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Fragments: The Wisdom of Heraclitus Hardcover – 30 Nov 2000

2 out of 5 stars 1 customer review

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Product details

  • Hardcover: 99 pages
  • Publisher: Viking/Allen Lane (30 Nov. 2000)
  • Language: English, Greek
  • ISBN-10: 0670891959
  • ISBN-13: 978-0670891955
  • Product Dimensions: 12.1 x 2 x 21 cm
  • Average Customer Review: 2.0 out of 5 stars  See all reviews (1 customer review)
  • Amazon Bestsellers Rank: 1,439,158 in Books (See Top 100 in Books)

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Synopsis

Collects the wisdom poetry of the ancient Greek poet Heraclitus, covering everything from the nature of matter to human psychology.


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Format: Hardcover Verified Purchase
I did not like the baroque translation used in this book. It tends to obstruct the understanding of the fragments. I cannot recommend it.
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Most Helpful Customer Reviews on Amazon.com (beta)

Amazon.com: HASH(0x9654ea14) out of 5 stars 15 reviews
49 of 54 people found the following review helpful
HASH(0x9b8a48f4) out of 5 stars "Nobody plunges into the same river twice" 23 Feb. 2001
By Guillermo Maynez - Published on Amazon.com
Format: Hardcover
This is what's left of the work of Heraclitus, the most interesting and enigmatic of the pre-Socratic philosophers. Diversity and constant mutation; the contraries which are reconciled in the final and total unity of Logos. Heraclitus tells us that the Universe is in permanent, constant transformation, that this perennial movement is embedded in the One, the summing up of all things which constitutes only one concept (Logos). The opposite of Parmenides, who emphasized Unity over Diversity and transformation, Heraclitus is proof that, by his time (6th century BC), educated Greeks took mythology basically as literature and folklore, but not as serious reilgion: their minds had expanded well beyond the fantastic adventures of the many antropomorphic Gods, to devise and understand that the Divinity has to be the final Unity, whatever its form. Heraclitus is, surprisingly, extremely "modern" in his approach to Nature and Divinity. The fragments reveal a powerful intellect, a real and relevant precursor of Western culture and civilization. Recommendable both to professional philosophers (whatever that means) and to the public interested in reflecting about the Universe and what it is.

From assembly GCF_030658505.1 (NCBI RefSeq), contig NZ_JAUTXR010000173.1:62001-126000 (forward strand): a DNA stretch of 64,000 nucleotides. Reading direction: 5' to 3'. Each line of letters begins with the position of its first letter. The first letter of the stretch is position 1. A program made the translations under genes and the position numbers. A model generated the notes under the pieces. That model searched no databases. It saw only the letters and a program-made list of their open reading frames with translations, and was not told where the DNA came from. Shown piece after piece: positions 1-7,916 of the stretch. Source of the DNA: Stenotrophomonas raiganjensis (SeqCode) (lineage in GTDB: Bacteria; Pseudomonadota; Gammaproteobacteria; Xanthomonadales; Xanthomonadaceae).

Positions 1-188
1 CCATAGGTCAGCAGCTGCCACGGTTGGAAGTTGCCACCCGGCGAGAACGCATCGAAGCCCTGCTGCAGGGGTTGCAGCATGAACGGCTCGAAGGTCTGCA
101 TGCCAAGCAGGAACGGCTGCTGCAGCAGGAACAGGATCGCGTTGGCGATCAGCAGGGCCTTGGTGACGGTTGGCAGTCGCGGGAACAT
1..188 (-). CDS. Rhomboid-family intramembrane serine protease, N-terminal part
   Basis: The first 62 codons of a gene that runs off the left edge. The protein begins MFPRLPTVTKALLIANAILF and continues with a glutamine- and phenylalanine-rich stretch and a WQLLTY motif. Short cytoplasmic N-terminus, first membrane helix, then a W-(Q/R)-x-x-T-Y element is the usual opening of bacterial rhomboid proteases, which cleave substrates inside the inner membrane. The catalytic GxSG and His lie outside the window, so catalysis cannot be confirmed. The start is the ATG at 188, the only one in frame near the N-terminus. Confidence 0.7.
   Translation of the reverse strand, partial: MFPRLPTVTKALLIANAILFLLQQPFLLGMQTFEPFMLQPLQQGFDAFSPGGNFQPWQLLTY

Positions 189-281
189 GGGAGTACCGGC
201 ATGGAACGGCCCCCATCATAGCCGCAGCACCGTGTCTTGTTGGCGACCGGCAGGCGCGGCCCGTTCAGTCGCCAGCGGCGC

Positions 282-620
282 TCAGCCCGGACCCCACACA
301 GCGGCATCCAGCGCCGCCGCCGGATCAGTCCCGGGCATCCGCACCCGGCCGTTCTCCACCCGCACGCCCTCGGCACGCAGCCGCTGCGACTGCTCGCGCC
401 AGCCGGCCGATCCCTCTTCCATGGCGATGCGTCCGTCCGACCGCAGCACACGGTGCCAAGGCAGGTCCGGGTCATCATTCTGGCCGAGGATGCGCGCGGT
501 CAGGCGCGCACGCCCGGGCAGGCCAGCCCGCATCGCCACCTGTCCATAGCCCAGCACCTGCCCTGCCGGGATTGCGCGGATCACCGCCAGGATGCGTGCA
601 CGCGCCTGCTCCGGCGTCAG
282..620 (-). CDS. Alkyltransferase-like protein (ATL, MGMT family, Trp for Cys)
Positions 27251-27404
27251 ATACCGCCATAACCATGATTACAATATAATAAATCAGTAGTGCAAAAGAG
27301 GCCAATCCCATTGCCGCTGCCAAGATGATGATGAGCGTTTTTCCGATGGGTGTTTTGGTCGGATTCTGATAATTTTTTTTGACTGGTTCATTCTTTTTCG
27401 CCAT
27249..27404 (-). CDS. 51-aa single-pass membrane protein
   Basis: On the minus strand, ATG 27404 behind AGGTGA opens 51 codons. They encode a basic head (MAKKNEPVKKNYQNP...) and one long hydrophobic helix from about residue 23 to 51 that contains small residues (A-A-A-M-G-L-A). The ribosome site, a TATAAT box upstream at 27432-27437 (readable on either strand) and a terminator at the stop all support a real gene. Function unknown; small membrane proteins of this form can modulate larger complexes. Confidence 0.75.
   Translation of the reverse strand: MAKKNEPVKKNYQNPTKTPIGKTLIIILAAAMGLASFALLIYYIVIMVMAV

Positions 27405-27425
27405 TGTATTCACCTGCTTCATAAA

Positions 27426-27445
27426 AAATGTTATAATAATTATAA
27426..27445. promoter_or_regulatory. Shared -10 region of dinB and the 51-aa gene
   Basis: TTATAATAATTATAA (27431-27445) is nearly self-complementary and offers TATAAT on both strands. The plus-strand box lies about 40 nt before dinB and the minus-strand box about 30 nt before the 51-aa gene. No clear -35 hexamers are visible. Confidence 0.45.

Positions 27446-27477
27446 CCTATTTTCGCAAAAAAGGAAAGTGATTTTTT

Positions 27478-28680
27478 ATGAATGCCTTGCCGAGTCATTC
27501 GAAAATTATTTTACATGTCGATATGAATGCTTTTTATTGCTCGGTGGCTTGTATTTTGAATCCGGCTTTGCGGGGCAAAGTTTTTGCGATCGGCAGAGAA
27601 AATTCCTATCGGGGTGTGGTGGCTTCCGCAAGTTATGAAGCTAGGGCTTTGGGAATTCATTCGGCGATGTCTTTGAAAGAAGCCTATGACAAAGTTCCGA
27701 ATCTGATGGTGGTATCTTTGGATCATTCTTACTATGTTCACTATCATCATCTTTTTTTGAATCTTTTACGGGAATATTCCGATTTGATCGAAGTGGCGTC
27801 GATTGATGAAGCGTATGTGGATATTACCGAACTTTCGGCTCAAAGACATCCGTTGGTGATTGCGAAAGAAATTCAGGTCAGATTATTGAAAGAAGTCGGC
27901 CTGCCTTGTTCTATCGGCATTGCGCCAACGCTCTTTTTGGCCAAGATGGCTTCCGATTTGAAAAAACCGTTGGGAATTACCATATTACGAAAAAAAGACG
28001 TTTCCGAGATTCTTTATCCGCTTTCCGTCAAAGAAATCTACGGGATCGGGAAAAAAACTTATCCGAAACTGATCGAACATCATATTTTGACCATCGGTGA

26 of 30 people found the following review helpful
HASH(0x974c7e88) out of 5 stars Poets Make the Best Translators 25 Feb. 2002
By Bay Gibbons - Published on Amazon.com
Format: Hardcover
I know enough Greek to question the faithfulness of most of these poetic transliterations of the original. But that is beside the point. If you want a literal translation pick up a Harvard LCL edition and scan the dry as dust academic parallel rendering. I sometimes wonder if poets don't make the best translators. Here is a text vivid and gripping and sounding in modern ears with a booming resonance.